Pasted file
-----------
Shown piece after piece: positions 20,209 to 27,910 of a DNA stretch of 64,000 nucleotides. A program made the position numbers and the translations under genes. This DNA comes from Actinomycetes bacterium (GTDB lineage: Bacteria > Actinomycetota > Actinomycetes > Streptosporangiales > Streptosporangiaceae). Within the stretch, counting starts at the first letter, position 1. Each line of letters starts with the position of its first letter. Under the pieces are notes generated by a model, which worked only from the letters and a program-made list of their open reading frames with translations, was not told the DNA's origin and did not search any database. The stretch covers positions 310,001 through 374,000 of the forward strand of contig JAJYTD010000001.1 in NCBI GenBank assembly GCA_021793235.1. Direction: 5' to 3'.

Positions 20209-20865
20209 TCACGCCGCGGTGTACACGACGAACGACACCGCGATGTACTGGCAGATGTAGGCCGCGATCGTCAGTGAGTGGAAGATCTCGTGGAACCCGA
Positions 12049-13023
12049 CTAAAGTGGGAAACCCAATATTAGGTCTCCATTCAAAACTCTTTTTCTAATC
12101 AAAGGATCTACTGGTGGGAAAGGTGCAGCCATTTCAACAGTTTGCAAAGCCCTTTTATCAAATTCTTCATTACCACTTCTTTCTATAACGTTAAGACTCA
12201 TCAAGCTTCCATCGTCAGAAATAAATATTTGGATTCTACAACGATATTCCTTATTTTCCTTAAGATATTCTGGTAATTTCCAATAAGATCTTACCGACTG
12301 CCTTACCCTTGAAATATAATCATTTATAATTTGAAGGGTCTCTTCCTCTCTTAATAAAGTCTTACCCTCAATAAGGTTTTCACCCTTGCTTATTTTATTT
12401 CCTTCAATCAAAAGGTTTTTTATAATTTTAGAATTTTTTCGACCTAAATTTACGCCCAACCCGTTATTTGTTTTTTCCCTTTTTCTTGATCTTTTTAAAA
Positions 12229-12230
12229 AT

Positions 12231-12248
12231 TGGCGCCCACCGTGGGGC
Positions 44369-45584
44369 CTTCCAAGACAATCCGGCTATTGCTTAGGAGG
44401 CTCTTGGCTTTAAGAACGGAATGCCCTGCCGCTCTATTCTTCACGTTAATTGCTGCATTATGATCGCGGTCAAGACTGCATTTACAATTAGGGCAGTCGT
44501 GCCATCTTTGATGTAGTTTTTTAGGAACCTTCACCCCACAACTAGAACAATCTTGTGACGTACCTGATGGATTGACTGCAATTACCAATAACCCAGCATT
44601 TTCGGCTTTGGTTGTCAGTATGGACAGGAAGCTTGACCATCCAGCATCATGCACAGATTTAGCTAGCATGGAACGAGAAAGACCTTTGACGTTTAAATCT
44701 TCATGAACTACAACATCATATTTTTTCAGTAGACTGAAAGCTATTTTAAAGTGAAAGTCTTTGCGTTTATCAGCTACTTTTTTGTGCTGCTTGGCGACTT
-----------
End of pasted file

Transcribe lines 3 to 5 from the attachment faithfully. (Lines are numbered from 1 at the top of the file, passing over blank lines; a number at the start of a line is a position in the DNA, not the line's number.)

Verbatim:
20209 TCACGCCGCGGTGTACACGACGAACGACACCGCGATGTACTGGCAGATGTAGGCCGCGATCGTCAGTGAGTGGAAGATCTCGTGGAACCCGA
Positions 12049-13023
12049 CTAAAGTGGGAAACCCAATATTAGGTCTCCATTCAAAACTCTTTTTCTAATC